Note further that, in a preferred embodiment of the present invention, service provider server 1150 performs all of the functions associated with the present invention (including execution of UIRMP 1148), thus freeing client computer 1102 from using its own resources.
It should be understood that at least some aspects of the present invention may alternatively be implemented in a computer-useable medium that contains a program product. Programs defining functions of the present invention can be delivered to a data storage system or a computer system via a variety of signal-bearing media, which include, without limitation, non-writable storage media (e.g., CD-ROM), writable storage media (e.g., hard disk drive, read/write CD ROM, optical media), and communication media, such as computer and telephone networks including Ethernet, the Internet, wireless networks, and like network systems. It should be understood, therefore, that such signal-bearing media when carrying or encoding computer readable instructions that direct method functions in the present invention, represent alternative embodiments of the present invention. Further, it is understood that the present invention may be implemented by a system having means in the form of hardware, software, or a combination of software and hardware as described herein or their equivalent.Software Deployment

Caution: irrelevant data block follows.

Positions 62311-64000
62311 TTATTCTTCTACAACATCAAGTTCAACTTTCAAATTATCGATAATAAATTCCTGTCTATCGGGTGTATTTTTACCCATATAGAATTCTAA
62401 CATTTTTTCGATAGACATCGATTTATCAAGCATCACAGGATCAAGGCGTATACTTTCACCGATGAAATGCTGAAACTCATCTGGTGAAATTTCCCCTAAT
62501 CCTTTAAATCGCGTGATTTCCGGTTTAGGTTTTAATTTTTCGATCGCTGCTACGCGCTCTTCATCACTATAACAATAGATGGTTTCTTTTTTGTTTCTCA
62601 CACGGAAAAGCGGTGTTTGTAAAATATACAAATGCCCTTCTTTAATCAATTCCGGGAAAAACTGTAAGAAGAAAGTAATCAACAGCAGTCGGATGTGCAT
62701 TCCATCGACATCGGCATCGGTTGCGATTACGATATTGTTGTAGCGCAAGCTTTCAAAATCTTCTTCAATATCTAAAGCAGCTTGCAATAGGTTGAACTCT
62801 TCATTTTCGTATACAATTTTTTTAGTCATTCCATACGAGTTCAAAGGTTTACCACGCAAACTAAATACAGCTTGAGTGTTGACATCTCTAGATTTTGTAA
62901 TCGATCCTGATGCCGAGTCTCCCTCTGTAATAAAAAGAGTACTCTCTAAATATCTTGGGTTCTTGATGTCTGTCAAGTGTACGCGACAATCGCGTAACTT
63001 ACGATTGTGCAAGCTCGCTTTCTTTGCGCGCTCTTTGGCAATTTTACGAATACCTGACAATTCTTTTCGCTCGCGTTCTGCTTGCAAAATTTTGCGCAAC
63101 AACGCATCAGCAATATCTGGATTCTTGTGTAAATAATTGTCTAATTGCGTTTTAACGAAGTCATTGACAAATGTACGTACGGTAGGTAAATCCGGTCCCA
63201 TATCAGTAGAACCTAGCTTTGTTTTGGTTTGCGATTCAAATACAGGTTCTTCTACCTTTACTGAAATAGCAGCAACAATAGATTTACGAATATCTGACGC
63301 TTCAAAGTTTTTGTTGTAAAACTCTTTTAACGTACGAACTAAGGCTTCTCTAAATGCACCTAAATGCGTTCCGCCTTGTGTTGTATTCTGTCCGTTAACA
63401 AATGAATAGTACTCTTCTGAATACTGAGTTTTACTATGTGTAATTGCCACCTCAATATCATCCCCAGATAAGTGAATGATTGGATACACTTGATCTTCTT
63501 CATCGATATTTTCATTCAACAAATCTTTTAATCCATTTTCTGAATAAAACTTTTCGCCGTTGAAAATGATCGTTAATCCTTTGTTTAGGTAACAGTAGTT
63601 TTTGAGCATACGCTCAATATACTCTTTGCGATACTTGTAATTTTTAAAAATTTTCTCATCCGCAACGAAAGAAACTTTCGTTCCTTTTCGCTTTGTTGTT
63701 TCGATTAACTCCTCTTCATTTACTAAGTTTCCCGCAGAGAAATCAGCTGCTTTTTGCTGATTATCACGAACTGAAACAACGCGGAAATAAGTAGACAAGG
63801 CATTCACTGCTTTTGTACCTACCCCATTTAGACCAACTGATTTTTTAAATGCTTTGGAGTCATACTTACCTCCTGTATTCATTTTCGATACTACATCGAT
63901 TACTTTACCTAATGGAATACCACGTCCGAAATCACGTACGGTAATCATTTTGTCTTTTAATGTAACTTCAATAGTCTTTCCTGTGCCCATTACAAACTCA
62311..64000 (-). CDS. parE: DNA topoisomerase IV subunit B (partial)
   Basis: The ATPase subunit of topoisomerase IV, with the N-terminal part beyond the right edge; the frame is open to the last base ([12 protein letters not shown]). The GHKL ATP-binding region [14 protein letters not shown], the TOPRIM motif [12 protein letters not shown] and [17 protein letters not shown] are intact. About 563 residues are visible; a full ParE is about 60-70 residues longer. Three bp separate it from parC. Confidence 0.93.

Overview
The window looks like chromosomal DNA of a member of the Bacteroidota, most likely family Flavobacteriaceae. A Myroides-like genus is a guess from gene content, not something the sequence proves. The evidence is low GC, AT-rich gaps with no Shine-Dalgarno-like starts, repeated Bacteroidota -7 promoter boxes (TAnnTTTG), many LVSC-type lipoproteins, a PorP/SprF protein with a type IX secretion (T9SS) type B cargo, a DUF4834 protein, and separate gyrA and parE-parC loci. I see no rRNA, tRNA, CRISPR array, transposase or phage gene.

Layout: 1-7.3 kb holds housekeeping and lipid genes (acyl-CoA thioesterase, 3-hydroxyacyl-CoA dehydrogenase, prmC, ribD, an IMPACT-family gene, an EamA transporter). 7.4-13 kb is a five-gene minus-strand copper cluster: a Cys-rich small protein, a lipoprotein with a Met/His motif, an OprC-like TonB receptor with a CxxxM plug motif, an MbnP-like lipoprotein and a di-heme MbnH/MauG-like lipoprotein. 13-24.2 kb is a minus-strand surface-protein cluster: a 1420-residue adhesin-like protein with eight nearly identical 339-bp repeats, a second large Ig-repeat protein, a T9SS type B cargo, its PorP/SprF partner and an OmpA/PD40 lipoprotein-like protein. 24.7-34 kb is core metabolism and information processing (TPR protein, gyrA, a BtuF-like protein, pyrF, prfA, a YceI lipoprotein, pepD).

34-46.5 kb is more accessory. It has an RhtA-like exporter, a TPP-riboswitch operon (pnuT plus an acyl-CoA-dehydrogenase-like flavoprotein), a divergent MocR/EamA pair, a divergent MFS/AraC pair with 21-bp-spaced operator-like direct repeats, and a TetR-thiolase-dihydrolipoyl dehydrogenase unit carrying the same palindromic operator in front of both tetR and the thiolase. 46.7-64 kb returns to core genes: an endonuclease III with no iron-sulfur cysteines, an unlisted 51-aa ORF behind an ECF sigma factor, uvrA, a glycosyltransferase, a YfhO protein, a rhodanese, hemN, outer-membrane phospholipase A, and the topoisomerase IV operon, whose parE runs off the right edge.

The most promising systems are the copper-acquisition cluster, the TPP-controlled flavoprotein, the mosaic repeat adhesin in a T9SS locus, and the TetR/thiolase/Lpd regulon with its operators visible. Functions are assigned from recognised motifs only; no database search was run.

As described above, in one embodiment, the processes described by the present invention, including the functions of UIRMP 1148, are performed by service provider server 1150. Alternatively, UIRMP 1148 can be deployed as software from service provider server 1150 to client computer 1102. This deployment may be performed in an “on demand” basis manner, in which UIRMP 1148 is only deployed when needed by client computer 1102. In another embodiment, process software for the method so described may be deployed to service provider server 1150 by another service provider server (not shown).